Edinburg fills asst. police chief post after 2-month vacancy

Edinburg Assistant Chief Juan Hernandez talks with other police officers after his swearing in at Edinburg City Hall on Monday, Mar. 11, 2019, in Edinburg. (Joel Martinez | jmartinez@themonitor.com)

EDINBURG — Police Chief Cesar Torres appointed Juan “Jay” Hernandez to assistant chief of police Monday just days after the union voted down the chief’s proposal to hire externally for the position.

Hernandez, 40, previously served as a police officer-III, having joined the Edinburg Police Department 10 years ago. He began his law enforcement career in 1998 as a detention officer for the Hidalgo County Sheriff’s Office and worked as an investigative sergeant for the Hidalgo Police Department prior to joining the Edinburg agency.

The chief’s appointment, which Hernandez called a surprise, came after the Edinburg United Police Officers Association voted 76-28 during a March 8 meeting not to amend the association’s Meet and Confer agreement with the city. The chief was in favor of amending the agreement in order to allow him to appoint someone from outside the department.

Hernandez, who served as the police union president, stepped down from the post Monday because the association traditionally prohibits the president from being a high ranking officer, such as an assistant chief of police.

“I got the call today to meet the chief for lunch,” Hernandez said at his swearing-in ceremony Monday. “I thought it was just lunch, and it was more than lunch.”

He will serve alongside Assistant Chief Peter De La Garza, 61, the longest serving member of the Edinburg Police Department who joined in 1978.

In a department that traditionally has had two assistant police chiefs, Torres — who took office in January — had been without a second chief for approximately two months.

“My focus at the beginning was to find someone from the outside to bring new ideas, a new person — just like me — from the outside,” Torres said. “That didn’t happen, so there’s no doubt we selected the perfect fit to relieve the agency in the role of an assistant chief.”

City Manager Juan Guerra hired Torres, a former Texas Department of Public Safety sergeant, in December 2018 after Guerra demoted former chief David White to lieutenant over Guerra’s dissatisfaction with the city’s public safety rankings.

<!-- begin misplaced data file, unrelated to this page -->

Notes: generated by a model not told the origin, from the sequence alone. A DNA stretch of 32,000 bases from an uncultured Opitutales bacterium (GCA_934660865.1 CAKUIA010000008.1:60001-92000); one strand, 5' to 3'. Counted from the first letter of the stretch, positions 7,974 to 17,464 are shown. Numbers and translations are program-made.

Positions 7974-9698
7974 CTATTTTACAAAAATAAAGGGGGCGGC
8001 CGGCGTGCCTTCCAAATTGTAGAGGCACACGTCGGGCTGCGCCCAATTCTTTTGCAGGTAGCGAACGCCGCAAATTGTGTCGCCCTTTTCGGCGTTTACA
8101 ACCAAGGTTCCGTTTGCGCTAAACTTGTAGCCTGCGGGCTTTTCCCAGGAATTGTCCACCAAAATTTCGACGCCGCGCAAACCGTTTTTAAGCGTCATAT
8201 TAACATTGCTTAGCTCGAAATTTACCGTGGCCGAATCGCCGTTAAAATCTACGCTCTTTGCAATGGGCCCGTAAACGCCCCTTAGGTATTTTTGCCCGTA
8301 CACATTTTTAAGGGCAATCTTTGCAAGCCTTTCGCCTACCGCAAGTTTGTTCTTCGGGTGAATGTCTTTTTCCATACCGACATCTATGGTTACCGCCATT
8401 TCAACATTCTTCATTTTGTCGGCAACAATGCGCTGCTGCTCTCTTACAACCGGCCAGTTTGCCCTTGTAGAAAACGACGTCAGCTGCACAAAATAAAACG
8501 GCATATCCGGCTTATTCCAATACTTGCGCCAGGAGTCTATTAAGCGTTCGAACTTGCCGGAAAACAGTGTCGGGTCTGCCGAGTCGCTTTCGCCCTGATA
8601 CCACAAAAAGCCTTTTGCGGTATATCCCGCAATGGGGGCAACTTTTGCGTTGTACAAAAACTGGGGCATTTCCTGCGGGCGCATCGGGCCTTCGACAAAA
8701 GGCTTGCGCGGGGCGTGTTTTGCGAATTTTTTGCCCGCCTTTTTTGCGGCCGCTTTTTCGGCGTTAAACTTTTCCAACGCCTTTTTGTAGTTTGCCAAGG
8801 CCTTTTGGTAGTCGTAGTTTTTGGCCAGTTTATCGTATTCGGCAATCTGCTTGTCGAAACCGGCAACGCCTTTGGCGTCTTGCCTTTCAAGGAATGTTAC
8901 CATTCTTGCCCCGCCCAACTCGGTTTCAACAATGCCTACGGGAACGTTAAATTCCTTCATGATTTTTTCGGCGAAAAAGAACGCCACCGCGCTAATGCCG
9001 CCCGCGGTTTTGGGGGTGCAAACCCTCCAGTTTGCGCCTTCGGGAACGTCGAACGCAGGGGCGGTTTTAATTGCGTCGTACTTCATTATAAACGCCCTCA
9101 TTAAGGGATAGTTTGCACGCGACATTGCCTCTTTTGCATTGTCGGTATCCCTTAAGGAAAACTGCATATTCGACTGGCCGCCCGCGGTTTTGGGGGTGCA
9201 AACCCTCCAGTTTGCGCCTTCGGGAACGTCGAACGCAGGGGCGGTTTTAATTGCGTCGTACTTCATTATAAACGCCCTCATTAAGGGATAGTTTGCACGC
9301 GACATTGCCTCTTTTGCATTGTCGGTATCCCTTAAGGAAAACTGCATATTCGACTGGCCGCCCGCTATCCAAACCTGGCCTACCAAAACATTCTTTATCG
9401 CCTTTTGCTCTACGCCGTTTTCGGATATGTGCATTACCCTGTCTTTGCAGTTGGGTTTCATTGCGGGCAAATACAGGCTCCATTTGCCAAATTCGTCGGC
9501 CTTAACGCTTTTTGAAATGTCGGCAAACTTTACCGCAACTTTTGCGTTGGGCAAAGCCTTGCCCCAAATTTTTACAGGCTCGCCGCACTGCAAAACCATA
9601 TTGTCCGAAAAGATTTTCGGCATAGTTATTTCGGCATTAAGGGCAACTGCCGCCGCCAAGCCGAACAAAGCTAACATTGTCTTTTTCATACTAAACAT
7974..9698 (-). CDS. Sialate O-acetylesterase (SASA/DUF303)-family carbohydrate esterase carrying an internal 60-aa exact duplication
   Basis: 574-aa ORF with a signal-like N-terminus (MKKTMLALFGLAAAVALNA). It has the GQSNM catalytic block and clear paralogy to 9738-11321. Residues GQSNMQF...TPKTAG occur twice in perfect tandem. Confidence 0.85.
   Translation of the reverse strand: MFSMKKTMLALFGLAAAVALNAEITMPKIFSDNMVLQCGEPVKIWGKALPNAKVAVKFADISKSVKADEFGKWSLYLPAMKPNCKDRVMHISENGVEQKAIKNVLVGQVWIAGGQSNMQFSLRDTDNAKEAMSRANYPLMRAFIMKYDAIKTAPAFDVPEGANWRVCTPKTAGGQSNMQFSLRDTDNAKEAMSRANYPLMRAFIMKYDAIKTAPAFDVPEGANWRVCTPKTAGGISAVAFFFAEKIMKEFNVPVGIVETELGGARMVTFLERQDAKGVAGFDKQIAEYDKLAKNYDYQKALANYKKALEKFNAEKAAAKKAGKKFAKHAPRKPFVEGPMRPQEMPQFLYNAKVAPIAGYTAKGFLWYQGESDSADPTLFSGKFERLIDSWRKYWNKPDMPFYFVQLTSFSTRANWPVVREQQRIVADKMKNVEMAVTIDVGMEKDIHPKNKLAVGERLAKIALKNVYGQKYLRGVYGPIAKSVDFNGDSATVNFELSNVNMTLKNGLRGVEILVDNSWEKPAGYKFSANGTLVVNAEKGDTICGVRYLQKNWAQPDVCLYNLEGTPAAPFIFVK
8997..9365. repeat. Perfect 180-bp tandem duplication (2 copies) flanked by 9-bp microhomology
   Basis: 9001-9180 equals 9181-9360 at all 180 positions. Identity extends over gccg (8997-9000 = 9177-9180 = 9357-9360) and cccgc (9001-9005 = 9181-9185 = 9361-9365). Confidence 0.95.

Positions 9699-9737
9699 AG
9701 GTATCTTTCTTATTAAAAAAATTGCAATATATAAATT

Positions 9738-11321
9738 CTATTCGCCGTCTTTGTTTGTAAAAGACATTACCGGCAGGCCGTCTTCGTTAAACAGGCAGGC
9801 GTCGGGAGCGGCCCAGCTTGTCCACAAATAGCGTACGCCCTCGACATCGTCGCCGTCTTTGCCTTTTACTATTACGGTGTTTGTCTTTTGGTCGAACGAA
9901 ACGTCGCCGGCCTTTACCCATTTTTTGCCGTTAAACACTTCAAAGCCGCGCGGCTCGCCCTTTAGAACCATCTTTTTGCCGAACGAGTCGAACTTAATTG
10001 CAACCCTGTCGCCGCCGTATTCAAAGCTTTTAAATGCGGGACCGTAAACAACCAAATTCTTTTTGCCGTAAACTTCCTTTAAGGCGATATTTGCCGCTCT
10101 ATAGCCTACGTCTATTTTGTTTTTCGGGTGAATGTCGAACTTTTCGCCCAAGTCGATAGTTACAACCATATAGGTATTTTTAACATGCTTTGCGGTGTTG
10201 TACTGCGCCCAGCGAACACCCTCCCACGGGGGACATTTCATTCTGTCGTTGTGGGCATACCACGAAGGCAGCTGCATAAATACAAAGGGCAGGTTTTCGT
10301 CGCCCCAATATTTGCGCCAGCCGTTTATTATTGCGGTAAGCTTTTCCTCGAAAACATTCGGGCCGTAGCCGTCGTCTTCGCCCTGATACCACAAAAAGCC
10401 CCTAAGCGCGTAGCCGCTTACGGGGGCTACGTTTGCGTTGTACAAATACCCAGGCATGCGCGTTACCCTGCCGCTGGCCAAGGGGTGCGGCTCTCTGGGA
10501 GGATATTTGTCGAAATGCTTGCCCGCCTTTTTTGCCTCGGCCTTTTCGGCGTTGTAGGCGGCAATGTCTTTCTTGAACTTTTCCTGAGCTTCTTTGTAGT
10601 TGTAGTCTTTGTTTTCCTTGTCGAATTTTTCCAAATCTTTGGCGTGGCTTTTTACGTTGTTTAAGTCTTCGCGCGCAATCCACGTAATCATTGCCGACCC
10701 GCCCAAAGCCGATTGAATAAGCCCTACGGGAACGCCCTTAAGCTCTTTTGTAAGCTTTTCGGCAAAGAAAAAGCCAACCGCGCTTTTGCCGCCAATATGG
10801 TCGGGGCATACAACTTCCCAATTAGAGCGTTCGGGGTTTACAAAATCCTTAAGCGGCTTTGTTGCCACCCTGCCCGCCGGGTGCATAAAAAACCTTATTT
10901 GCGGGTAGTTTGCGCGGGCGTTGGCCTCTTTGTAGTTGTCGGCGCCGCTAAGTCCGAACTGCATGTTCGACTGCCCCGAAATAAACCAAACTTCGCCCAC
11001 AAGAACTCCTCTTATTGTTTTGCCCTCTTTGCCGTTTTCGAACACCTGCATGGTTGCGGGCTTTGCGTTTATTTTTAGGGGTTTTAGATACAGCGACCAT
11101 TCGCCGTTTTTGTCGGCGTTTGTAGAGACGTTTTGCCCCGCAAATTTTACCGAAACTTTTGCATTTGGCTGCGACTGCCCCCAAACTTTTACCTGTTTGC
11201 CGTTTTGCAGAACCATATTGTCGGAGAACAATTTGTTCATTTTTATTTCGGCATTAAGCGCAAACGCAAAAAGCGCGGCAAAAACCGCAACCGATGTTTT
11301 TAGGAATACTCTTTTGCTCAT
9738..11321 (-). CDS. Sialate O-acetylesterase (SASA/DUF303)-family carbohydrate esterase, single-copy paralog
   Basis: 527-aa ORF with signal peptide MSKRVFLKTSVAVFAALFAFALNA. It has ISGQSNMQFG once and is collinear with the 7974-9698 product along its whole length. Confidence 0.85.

White’s demotion was one of Guerra’s first moves after the Edinburg City Council, on which Mayor Richard Molina has a majority faction, hired Guerra in October 2018.

Torres’ first few months on the job have not been without criticism, especially after it became public he himself was demoted for misconduct during his time with DPS, which he acknowledged during Monday’s swearing-in ceremony.

“It is of no surprise to anyone who reads the paper or watches the news that our department has been tested and criticized,” Torres said before introducing Hernandez. “I want you all to know that in a progressive department we take this scrutiny seriously and take responsibility to address our challenges and our shortcomings. The plain truth is that no one is harder on the city of Edinburg Police Department than itself.”

According to sources with knowledge of the matter, few high-ranking officers were eyeing the open assistant chief position in a department they believe to be too close with city leaders under Molina’s leadership.

The chief, however, said Hernandez was more than qualified to serve as the department’s second-in-command.

“Anyone with a good attitude, a positive attitude, can make a great assistant chief,” Torres said. “That’s got nothing to do with tenure … it’s got to do with having that explosive, open mindset …”

Explosive, open-minded and energetic were a few of the ways Torres described Hernandez during the ceremony, telling those in attendance, “He’s ready to work … he’s got that drive that I’m looking for in an assistant chief so that we can motivate our officers, our supervisors, even more.”

Hernandez’s appointment also comes amid the department’s investigation into his half-brother, Michael Balderas, an Edinburg Economic Development Corporation employee. The Association of Texas Professional Educators filed a report with police in January accusing Balderas of stealing at least $20,000 in funds during his leadership of ATPE’s local chapter.

When asked whether there would be any conflict of interest on his part with regard to the ongoing investigation, Hernandez said, “No, not at all,” adding that the chief would oversee it.

The Edinburg United Police Officers Association could vote on a new president as early as Tuesday.